Why SMEs won’t ditch green intentions despite ongoing financial uncertainty
Small and medium sized businesses (‘SMEs’) face an unclear future. Hit with high interest rates, supply chain issues, increases in wages and a worsening cost-of-living crisis while at the same time demand for working capital has reached unprecedented levels. Conister’s research recently revealed that over a fifth of UK SMEs that required external finance over the last two years, were unable to access it. What’s more, over a quarter have had to stop or pause an area of their business because of a lack of finance.
You might assume therefore, that SMEs would ditch their green intentions – assumed to be too expensive and a ‘nice to have’. Indeed, a third of businesses surveyed in a recent study by Barclays cited financial constraints as the reason behind their failure to go green. 16% were concerned around the return on investment with green technologies and 19% of businesses said they only invested in greener processes because of regulatory demands. Seemingly at this time SMEs would move into survival mode and source the already depleted levels of capital from wherever they could get it, regardless of ESG or green criteria?
In fact, no, SMEs remain more committed than ever. SMEs are driving forward Net Zero targets, with two thirds saying they have a plan in place to reach Net Zero by 2050, according to Lloyds Bank’s Net Zero Monitor. Moreover, 7% of SMEs have already reached Net Zero emissions. Consumers have followed suit – Deloitte’s 2021 sustainability and consumer report found that 32% of consumers were highly engaged with adopting a more sustainable lifestyle last year and want brands to lead the charge. 64% of consumers want brands to reduce packaging, 50% want more information on how to recycle and 46% said they desire clarity on sourcing of products. Barclays’ research also revealed 75% of businesses situated across all sectors, have seen vast commercial benefits following the adoption and inclusion of green technologies in their operations.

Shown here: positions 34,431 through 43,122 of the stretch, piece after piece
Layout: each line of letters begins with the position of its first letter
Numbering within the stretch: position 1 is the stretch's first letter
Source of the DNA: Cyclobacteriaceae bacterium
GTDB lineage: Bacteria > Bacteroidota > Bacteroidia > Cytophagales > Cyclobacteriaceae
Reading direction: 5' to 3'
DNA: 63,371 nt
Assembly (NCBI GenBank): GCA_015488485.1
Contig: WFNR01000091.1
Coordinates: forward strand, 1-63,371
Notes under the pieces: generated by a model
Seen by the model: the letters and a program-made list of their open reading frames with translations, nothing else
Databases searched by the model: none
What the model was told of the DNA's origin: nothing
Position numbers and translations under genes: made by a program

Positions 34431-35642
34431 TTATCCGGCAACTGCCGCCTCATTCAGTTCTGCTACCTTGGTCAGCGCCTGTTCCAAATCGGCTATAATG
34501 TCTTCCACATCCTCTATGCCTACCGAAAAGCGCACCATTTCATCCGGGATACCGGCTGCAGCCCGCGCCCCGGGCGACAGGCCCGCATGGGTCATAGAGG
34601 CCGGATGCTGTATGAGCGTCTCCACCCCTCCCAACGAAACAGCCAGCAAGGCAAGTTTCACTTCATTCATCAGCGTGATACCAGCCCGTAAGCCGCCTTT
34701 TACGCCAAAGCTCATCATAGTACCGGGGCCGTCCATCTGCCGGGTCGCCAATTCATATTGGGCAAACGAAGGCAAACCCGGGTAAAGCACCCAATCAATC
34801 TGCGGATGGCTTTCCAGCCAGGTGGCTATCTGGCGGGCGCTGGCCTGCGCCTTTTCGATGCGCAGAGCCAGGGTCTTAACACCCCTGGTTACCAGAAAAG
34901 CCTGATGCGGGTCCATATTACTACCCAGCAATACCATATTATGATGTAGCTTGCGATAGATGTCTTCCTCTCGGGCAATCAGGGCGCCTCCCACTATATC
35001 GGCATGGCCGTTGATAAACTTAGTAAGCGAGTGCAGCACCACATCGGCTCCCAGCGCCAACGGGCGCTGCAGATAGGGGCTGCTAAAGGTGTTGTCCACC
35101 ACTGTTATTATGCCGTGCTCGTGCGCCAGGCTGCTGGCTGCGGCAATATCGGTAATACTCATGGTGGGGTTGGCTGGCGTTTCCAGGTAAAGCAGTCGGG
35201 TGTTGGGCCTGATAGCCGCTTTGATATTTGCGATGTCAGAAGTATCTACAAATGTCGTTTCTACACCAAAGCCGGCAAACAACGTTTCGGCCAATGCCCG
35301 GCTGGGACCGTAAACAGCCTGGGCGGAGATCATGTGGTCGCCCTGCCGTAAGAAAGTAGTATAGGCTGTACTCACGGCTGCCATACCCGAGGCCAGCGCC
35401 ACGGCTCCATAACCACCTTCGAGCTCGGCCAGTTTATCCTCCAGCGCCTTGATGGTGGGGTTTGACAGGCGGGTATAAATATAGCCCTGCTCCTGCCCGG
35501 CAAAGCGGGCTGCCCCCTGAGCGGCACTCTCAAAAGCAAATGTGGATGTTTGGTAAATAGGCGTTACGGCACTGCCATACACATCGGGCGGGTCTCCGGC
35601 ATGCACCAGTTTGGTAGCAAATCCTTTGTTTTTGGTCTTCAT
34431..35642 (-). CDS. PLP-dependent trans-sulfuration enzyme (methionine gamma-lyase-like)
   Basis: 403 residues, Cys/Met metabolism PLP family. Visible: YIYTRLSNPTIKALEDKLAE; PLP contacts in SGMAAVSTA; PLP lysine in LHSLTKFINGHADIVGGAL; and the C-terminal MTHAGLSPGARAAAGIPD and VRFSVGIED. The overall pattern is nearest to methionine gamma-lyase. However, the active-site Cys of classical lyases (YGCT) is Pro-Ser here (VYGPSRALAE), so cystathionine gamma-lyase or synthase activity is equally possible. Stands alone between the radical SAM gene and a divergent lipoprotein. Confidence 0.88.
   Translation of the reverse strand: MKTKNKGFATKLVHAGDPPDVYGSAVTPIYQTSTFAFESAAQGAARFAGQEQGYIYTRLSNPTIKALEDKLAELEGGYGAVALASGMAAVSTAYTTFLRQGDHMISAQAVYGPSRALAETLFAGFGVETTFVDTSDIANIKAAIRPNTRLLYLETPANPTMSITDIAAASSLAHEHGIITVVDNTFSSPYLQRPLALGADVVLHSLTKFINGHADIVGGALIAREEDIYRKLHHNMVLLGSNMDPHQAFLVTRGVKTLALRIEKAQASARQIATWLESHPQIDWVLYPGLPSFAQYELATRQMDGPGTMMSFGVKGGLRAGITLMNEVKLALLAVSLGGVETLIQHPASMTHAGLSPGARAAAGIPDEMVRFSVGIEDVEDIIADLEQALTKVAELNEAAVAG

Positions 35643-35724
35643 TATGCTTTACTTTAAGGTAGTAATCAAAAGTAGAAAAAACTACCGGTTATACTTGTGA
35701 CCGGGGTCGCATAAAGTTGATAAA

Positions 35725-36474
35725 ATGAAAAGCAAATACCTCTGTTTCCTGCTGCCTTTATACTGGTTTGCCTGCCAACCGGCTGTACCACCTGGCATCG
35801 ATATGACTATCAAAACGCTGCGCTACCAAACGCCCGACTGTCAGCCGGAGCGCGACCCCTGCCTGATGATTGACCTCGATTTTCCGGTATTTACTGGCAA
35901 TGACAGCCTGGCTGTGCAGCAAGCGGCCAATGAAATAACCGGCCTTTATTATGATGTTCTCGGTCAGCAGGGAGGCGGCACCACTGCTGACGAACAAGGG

So, what is driving this determination for SMEs to be green? One reason is cost. It’s not because SMEs have to be green but if they don’t, they’ll be paying much higher rates on financing. Lenders, both mainstream and alternative across the board, have adapted their models to offer the best rates for those firms that are ESG compliant and green. It’s a necessity not a requirement. For example, Conister’s current rates for financing are around 50bps less for SMEs that adopt a green approach.
The opportunity to be greener as an SME is great. In the UK, SMEs already represent more than 90% of clean tech enterprises and is therefore a significant driver of green growth. SMEs in the UK have already seen a drop in their running costs as a result of making more environmentally-focused investments. This is becoming an increasingly attainable option as green technologies such as solar PV systems are becoming more accessible, with initial implementation costs being offset in the long term.
SMEs are however continuing to struggle with accessing finance and, worryingly, this lack of availability is costing them and the UK economy in terms of growth at a time when it is needed the most. Yet apart from demonstrating a necessary commercial responsibility towards the environment, adopting more conscientious green measures make it more attractive to consumers and potentially help grow the business and provide a strong foundation for the future. Gone are the days where being green came at a price, SMEs are realising that to generate the necessary capital to grow and agree the best rates with lenders in an uncertain economic environment, it pays to be green.